The world probably doesn’t need another granola recipe. There are certainly enough out there to choose from. But, here goes anyway, because you never know when the next one you make might become your favorite. And, because this is what we’re eating this week as we sit in the hospital and wait for Moe’s heart valve transplant.
Most granola recipes are too sweet for my liking, so this one has just a hint of maple syrup to give it an earthy sweetness that keeps it just shy of savory. I like whole nuts in my granola, so I can pick those out and snack on them when I need a little something but not a lot of something. If you like your granola on the sweet side, just add more maple syrup. Or substitute honey. If I were making this granola just for me, I would add coconut. But Elie will eat three-quarters of this granola, so there’s no coconut. The whisked egg white makes those great crunchy clusters that say: this is good granola! But, if you want to make a vegan version, feel free to leave it out. It will still be good. While many granola recipes call for cinnamon, I like allspice. And, as the names suggests, I love the faintly aromatic flavor (and health benefits) of olive oil in my granola, but you can substitute coconut oil or melted butter. Elie likes his granola toasty, so I bake it just shy of starting to burn.
Take those tips into consideration and then make this granola your own.
We were supposed to be leaving for Vietnam tomorrow, on a luxury biking tour with Butterfield & Robinson. Instead of packing today, I’m in Vancouver and getting ready to head back to St. Paul’s Hospital, where my father-in-law is there awaiting a procedure for a new heart valve. We’ve actually been in the hospital with him for the last two weeks, sitting by his bedside first in the intensive care unit and then on the general cardiac ward. He has had amazing care and is in good spirits, but he can’t go home until his valve is replaced.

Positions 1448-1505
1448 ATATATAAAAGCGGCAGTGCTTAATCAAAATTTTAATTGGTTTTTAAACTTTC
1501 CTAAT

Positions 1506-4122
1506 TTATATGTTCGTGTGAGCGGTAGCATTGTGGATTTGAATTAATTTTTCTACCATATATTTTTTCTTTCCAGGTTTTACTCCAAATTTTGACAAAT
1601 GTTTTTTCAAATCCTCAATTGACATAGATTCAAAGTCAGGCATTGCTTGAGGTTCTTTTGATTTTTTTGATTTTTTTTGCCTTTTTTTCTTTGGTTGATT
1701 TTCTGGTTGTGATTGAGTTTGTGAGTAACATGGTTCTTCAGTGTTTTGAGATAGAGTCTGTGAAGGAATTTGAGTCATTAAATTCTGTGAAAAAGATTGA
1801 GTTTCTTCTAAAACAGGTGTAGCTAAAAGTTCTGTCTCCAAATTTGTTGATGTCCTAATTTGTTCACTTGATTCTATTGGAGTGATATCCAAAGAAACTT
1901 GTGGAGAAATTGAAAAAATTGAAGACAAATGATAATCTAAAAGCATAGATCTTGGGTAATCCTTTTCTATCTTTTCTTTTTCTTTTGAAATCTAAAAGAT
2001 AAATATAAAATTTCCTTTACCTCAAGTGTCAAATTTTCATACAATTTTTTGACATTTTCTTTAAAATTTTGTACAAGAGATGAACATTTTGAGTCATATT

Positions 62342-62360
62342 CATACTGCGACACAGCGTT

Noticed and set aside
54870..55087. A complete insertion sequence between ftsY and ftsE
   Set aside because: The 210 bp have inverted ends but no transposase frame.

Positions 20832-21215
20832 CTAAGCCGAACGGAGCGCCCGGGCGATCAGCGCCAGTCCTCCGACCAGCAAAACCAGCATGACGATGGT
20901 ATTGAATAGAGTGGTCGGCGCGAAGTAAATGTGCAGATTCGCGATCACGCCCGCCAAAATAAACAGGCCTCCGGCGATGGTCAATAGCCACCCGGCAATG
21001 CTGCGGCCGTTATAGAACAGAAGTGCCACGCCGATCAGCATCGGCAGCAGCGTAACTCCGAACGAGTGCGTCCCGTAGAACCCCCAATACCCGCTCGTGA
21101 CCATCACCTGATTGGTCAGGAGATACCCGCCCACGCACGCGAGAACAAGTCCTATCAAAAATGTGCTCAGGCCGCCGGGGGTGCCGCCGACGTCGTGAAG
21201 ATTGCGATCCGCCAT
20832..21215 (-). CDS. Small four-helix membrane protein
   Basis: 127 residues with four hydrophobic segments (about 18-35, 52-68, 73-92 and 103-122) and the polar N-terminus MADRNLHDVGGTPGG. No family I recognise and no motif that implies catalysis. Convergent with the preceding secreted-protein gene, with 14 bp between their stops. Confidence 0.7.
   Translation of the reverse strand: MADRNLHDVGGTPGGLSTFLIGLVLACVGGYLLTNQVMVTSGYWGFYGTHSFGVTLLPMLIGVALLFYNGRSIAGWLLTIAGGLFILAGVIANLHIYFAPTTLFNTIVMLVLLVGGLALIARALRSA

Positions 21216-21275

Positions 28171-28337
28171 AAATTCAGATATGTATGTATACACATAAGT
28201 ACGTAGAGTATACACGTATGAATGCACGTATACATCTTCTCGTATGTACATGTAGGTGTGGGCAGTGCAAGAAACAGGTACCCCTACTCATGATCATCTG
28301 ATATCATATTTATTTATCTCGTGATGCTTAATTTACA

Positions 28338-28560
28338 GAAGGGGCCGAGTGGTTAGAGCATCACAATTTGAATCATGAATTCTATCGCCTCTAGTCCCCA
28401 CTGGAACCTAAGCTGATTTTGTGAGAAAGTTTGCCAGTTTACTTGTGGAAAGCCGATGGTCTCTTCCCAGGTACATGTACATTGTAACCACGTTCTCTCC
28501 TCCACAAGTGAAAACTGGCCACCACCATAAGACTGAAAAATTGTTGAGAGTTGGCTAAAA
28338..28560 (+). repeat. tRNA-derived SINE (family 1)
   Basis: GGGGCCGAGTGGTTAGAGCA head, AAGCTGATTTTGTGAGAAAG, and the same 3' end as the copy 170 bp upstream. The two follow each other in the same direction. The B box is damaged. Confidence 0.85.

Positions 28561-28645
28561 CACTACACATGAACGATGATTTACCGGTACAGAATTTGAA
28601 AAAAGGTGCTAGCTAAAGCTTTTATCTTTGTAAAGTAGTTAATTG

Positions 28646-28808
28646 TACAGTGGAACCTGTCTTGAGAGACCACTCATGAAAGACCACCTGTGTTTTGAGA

I’d be lying if I said I wasn’t disappointed that we’re not going on the trip. It promised to be an amazing tour, and it was Elie’s gift to me in celebration of my 40th birthday. Although a birthday is just a day, 40 feels like a big deal and a milestone worthy of the reflection, challenge and celebration. I’ll just now be doing that reflection in Vancouver, which is not such a bad thing.
I was eight when I got my first diary. A small, red leather book clasped with a gold lock, sitting under the Christmas tree. I wrote faithfully in that diary each night before bed, with the worries of a young girl’s mind. From that time on, I’ve collected dozens of journals, filled with my thoughts, observations and dreams, written sometimes more regularly than others.